50,000 ‘target’ unlikely to ease nursing crisis

The RCN’s latest survey on workplace staffing levels in the NHS offers sobering evidence of how one of the Tories’ 2019 manifesto commitments – to employ 50,000 more nurses by 2024 – has done little, if anything, to lessen the impact of nursing shortages on patient safety, or to address the reasons behind those shortages.

Among the findings of the RCN survey of its 20,000 members were the following:

– 84 per cent said staffing levels on their last shift were not sufficient to meet all the needs of patients safely and effectively

– only 25 per cent of shifts had the full number of planned registered nurses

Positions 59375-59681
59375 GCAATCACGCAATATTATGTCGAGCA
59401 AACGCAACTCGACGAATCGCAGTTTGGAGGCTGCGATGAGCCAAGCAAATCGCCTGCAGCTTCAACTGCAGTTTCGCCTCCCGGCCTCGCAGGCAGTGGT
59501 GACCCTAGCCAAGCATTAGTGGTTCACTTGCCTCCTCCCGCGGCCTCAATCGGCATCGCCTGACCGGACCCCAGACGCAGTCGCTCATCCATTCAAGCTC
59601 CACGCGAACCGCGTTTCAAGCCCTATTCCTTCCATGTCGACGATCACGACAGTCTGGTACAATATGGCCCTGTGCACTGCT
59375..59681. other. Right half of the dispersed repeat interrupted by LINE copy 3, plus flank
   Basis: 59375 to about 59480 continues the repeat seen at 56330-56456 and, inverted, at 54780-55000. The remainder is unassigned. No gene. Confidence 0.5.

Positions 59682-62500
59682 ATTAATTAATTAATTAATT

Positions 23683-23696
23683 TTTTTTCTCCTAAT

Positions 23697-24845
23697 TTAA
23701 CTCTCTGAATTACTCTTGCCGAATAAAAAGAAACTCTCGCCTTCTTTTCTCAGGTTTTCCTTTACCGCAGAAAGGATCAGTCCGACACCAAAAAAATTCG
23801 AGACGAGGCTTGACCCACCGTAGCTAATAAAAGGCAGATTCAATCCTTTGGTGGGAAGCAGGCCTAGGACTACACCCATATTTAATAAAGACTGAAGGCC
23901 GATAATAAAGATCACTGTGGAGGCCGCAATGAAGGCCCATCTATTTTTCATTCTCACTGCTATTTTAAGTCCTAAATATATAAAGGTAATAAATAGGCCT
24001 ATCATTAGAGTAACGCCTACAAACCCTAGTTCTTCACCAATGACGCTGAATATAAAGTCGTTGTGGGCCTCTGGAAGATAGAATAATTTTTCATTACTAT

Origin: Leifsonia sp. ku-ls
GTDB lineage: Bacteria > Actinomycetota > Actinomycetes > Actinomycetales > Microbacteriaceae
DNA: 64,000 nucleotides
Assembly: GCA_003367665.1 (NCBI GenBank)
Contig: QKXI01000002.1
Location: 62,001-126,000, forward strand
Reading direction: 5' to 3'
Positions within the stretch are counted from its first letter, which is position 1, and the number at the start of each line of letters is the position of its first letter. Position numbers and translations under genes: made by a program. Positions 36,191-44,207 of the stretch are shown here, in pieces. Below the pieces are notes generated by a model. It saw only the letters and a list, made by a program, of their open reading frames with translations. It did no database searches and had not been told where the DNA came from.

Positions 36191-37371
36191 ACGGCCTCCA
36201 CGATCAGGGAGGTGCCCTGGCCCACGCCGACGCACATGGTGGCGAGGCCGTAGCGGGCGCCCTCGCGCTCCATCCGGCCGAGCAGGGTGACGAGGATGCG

– just one in five respondents agreed they had enough time to provide the level of care they would like, with four in five judging that patient care was compromised due to not having enough registered nurses on the shift.

– more than 40 per cent of respondents said that due to lack of time they had to leave necessary care undone

– almost two thirds of respondents worked additional time and, of these, almost eight in ten were unpaid for these additional hours.

– most shifts reported in 2022 worked with between 50 per cent and 74 per cent of the planned registered nurses, which is below the 80 per cent threshold stipulated by the RCN’s nursing workforce standards.

Full story in The Lowdown, 14 June 2022